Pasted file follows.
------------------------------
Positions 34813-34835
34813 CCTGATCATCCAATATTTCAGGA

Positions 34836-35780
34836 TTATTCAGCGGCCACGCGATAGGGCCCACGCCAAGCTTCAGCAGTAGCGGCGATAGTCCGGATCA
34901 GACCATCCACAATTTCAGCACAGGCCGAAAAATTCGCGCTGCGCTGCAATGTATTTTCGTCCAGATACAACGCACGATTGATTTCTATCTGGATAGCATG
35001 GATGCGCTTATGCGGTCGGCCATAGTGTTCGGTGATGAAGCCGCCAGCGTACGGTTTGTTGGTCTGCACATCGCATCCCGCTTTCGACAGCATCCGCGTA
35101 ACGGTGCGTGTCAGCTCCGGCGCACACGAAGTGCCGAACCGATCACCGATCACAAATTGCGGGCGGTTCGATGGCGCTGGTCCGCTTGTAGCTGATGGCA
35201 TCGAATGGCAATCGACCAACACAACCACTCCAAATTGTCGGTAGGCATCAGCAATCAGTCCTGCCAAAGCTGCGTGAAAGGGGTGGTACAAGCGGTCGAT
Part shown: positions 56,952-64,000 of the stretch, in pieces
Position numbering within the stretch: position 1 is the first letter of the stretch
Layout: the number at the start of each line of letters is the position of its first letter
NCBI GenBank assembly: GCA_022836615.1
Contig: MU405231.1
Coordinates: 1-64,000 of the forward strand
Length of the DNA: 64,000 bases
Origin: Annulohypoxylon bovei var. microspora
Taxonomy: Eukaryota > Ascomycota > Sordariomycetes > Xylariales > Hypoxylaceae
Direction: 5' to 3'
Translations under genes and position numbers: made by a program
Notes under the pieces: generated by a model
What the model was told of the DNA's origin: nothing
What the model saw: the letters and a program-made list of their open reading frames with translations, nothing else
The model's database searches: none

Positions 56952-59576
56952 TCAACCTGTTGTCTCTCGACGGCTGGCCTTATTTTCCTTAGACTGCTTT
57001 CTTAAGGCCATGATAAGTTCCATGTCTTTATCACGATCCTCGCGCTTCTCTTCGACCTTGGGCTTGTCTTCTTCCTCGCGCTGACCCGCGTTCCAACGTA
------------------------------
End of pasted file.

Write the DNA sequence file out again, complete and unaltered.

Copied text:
Positions 34813-34835
34813 CCTGATCATCCAATATTTCAGGA

Positions 34836-35780
34836 TTATTCAGCGGCCACGCGATAGGGCCCACGCCAAGCTTCAGCAGTAGCGGCGATAGTCCGGATCA
34901 GACCATCCACAATTTCAGCACAGGCCGAAAAATTCGCGCTGCGCTGCAATGTATTTTCGTCCAGATACAACGCACGATTGATTTCTATCTGGATAGCATG
35001 GATGCGCTTATGCGGTCGGCCATAGTGTTCGGTGATGAAGCCGCCAGCGTACGGTTTGTTGGTCTGCACATCGCATCCCGCTTTCGACAGCATCCGCGTA
35101 ACGGTGCGTGTCAGCTCCGGCGCACACGAAGTGCCGAACCGATCACCGATCACAAATTGCGGGCGGTTCGATGGCGCTGGTCCGCTTGTAGCTGATGGCA
35201 TCGAATGGCAATCGACCAACACAACCACTCCAAATTGTCGGTAGGCATCAGCAATCAGTCCTGCCAAAGCTGCGTGAAAGGGGTGGTACAAGCGGTCGAT
Part shown: positions 56,952-64,000 of the stretch, in pieces
Position numbering within the stretch: position 1 is the first letter of the stretch
Layout: the number at the start of each line of letters is the position of its first letter
NCBI GenBank assembly: GCA_022836615.1
Contig: MU405231.1
Coordinates: 1-64,000 of the forward strand
Length of the DNA: 64,000 bases
Origin: Annulohypoxylon bovei var. microspora
Taxonomy: Eukaryota > Ascomycota > Sordariomycetes > Xylariales > Hypoxylaceae
Direction: 5' to 3'
Translations under genes and position numbers: made by a program
Notes under the pieces: generated by a model
What the model was told of the DNA's origin: nothing
What the model saw: the letters and a program-made list of their open reading frames with translations, nothing else
The model's database searches: none

Positions 56952-59576
56952 TCAACCTGTTGTCTCTCGACGGCTGGCCTTATTTTCCTTAGACTGCTTT
57001 CTTAAGGCCATGATAAGTTCCATGTCTTTATCACGATCCTCGCGCTTCTCTTCGACCTTGGGCTTGTCTTCTTCCTCGCGCTGACCCGCGTTCCAACGTA